Tax Blooper for Movie Gallery in Rival Buy

The company’s auditor mulls treatment of valuation allowance after its purchase of Hollywood Entertainment in 2005.
Stephen TaubOctober 18, 2007

Movie Gallery said its auditor has raised tax accounting issues related to its 2005 acquisition of Hollywood Video that could lead to a restatement of financials.

Ernst & Young questioned how the company had calculated and recorded its valuation allowance against its deferred tax assets at the end of fiscal 2005 in connection with the purchase, according to Movie Gallery, the country’s second-largest movie rental company, which filed for bankruptcy earlier this week.

Movie Gallery added in a regulatory filing that in fiscal 2005 it may have inappropriately netted the deferred tax liability related to the Hollywood Video trade name against the company’s deferred tax assets.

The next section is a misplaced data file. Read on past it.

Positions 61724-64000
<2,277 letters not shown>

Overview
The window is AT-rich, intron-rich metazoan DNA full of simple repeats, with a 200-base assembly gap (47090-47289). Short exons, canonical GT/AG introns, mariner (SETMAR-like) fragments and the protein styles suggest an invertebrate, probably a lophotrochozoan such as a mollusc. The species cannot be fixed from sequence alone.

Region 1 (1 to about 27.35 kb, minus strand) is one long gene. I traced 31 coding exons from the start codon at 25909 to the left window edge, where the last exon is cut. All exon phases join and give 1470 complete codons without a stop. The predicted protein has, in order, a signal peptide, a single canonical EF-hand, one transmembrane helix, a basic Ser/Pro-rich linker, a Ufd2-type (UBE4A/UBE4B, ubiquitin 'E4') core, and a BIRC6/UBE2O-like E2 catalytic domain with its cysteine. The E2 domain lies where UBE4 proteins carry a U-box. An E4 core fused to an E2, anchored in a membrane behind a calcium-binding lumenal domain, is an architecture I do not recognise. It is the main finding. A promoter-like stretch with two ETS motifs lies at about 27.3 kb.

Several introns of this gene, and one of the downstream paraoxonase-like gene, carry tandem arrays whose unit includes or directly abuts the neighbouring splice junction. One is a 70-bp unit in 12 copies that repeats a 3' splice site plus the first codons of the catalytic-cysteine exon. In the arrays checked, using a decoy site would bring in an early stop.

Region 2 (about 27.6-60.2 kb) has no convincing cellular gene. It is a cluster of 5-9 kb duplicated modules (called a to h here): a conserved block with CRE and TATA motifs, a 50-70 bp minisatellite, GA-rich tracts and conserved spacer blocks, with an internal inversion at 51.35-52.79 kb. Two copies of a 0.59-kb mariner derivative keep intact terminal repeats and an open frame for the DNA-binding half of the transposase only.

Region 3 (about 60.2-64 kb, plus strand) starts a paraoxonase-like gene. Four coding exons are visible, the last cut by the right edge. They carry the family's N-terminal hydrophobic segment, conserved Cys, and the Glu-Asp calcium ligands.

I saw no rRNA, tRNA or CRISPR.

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If it is determined that errors did occur, the company said it will “evaluate the materiality of the matter” in determining whether a restatement of its prior financials is necessary. But even if it is, Movie Gallery said, this is solely a noncash financial statement matter and, therefore, would have no impact on the company’s financial covenants and ratios, cash flows, tax returns, or tax attributes, such as net operating losses.

Movie Gallery filed for Chapter 11 protection on Oct. 15 and agreed to a restructuring plan with private investment fund Sopris Capital Advisors, which will invest $50 million of new capital and convert more than $70 million of second lien debt. Movie Gallery also is seeking approval for $150 million in debtor-in-possession financing from Goldman Sachs Credit Partners. The DIP financing will consist of a $50 million revolving loan and a $100 million term loan.

The company’s problems are traced to a huge amount of debt incurred when it bought Hollywood Entertainment for $1 billion in 2005.